The Baltimore And Ohio Railroad

VAV!/May 20, 2015 The story that the B&O Railroad Museum can tell better than any other organization on earth is the story of how railroads and railroaders shaped the course of American history during pivotal moments of the conflict. - B& O Railroad Museum Through the years, railroads have always played an integral part in the settlement of America and its industrialization. They carried people from coast to coast and through the placement of stations enabled the establishment of urban centers that served rural populations. Major industrial centers developed alongside the railroad's major transportation hubs. Railroad centers provided links to the other major form of bulk transportation, river transportation and ocean-going vessels. The Baltimore and Ohio Railroad, pioneered by Philip E. Thomas and George Brown in Baltimore, Maryland, was the location of one of the first commercial railroads  Here's how history plays out in the Baltimore and Ohio's beginning days... In 1826, Thomas and Brown carefully studied the railway systems in England, at the time, commercial ventures. Following their findings, they called a meeting on February 12, 1827, with some twenty-five citizens, primarily Baltimore merchants or bankers, "to take into consideration the best means of restoring to the city of Baltimore that portion of the western trade which has lately been diverted from it by the introduction of steam navigation and by other causes."

 

The Baltimore And Ohio Railroad

VAV!/May 20, 2015 The story that the B&O Railroad Museum can tell better than any other organization on earth is the story of how railroads and railroaders shaped the course of American history during pivotal moments of the conflict. - B& O Railroad Museum Through the years, railroads have always played an integral part in the settlement of America and its industrialization. They carried people from coast to coast and through the placement of stations enabled the establishment of urban centers that served rural populations. Major industrial centers developed alongside the railroad's major transportation hubs. Railroad centers provided links to the other major form of bulk transportation, river transportation and ocean-going vessels. The Baltimore and Ohio Railroad, pioneered by Philip E. Thomas and George Brown in Baltimore, Maryland, was the location of one of the first commercial railroads  Here's how history plays out in the Baltimore and Ohio's beginning days... In 1826, Thomas and Brown carefully studied the railway systems in England, at the time, commercial ventures. Following their findings, they called a meeting on February 12, 1827, with some twenty-five citizens, primarily Baltimore merchants or bankers, "to take into consideration the best means of restoring to the city of Baltimore that portion of the western trade which has lately been diverted from it by the introduction of steam navigation and by other causes."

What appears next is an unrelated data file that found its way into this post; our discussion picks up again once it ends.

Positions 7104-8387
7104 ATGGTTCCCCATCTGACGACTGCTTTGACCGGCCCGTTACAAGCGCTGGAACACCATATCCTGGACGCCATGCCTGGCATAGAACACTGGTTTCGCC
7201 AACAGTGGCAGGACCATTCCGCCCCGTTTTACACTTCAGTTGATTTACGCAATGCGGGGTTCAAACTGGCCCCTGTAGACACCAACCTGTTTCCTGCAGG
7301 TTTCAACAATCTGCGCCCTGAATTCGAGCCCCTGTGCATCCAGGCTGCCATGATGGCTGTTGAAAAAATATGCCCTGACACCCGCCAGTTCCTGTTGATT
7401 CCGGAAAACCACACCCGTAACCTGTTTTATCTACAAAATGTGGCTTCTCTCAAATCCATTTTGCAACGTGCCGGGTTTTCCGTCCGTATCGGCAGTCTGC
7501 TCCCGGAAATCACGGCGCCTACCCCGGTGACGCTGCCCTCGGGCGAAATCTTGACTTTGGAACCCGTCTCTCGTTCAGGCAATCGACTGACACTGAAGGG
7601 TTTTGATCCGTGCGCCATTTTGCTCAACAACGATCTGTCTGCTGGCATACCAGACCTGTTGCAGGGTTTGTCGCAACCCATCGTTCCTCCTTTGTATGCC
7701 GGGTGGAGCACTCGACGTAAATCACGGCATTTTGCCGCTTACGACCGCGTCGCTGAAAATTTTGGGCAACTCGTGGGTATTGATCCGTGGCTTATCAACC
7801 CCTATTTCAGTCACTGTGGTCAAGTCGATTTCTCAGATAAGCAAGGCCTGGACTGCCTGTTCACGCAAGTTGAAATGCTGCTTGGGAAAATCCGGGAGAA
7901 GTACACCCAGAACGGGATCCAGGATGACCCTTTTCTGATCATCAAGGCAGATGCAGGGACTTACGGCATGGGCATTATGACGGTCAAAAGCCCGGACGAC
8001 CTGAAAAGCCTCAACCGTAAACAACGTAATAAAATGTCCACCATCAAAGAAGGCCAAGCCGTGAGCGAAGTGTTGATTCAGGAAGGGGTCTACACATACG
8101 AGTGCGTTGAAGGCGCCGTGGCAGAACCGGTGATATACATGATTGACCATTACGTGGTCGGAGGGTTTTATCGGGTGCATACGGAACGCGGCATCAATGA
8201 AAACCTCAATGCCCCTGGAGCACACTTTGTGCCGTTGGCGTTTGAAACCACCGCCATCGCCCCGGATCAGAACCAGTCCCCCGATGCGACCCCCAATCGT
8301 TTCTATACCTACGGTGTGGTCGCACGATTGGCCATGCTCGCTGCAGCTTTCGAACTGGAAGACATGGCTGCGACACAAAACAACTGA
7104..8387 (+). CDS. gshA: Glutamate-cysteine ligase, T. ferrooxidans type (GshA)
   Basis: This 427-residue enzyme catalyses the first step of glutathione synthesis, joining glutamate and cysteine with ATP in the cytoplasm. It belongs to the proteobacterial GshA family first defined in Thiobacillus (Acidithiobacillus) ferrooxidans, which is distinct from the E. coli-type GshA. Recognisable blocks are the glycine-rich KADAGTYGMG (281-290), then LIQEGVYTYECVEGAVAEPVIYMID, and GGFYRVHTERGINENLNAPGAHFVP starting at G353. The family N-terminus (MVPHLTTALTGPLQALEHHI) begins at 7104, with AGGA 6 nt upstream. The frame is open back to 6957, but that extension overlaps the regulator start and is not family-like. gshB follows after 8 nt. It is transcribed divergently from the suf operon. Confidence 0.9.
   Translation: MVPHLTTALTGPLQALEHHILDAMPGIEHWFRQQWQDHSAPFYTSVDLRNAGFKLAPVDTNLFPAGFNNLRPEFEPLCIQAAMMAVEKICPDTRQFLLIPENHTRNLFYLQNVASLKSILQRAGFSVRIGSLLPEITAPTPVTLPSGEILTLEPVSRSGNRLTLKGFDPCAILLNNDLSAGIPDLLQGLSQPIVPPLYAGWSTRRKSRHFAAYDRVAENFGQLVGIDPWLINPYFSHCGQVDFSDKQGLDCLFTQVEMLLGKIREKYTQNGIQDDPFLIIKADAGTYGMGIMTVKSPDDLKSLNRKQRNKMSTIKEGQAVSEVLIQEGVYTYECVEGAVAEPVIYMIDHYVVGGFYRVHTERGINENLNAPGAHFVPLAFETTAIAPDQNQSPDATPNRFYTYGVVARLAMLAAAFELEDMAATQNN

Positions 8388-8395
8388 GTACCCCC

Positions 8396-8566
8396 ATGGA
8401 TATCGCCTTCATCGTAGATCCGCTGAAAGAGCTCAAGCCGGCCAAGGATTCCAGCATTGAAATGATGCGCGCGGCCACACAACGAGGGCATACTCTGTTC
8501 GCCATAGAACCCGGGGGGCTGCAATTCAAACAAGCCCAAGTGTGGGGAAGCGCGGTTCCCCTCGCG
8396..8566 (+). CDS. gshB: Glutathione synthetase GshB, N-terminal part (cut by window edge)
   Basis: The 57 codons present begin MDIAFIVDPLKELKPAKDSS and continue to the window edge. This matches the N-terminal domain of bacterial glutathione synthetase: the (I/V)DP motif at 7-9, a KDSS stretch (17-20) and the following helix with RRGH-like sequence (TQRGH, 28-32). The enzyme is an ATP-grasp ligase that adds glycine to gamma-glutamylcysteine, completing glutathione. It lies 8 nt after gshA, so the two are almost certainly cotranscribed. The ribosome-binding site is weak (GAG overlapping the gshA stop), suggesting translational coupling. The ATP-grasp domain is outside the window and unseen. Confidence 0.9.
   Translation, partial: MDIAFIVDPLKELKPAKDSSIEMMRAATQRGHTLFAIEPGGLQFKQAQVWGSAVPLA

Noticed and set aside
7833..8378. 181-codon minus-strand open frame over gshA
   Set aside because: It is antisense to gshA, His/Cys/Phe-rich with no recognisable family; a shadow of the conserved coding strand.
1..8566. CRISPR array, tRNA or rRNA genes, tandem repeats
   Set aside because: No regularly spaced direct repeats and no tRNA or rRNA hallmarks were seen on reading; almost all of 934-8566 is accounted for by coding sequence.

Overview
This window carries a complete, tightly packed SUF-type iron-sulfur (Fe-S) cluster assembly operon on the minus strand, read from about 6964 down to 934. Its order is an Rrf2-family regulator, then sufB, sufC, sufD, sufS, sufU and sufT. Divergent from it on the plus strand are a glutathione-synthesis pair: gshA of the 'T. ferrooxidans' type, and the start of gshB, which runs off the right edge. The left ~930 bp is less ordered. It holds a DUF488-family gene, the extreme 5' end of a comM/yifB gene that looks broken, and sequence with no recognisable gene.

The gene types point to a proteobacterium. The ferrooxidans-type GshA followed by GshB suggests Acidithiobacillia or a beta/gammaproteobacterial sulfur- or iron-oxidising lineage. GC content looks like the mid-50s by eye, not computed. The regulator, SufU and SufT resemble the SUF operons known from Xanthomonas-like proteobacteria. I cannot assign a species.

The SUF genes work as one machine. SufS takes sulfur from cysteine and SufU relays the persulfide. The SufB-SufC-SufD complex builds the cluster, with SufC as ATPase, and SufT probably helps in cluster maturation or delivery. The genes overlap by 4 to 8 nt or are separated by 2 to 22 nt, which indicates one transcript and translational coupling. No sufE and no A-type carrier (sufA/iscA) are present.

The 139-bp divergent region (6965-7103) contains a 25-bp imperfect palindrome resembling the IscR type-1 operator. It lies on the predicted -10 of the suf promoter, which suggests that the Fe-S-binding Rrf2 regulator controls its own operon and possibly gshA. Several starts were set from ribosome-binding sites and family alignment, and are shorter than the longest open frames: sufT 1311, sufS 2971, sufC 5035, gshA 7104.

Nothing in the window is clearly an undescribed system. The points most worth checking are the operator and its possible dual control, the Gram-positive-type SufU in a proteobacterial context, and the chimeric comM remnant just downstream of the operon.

Follow Us On

Vintage Allies on Facebook.com Vintage Allies on Twitter.com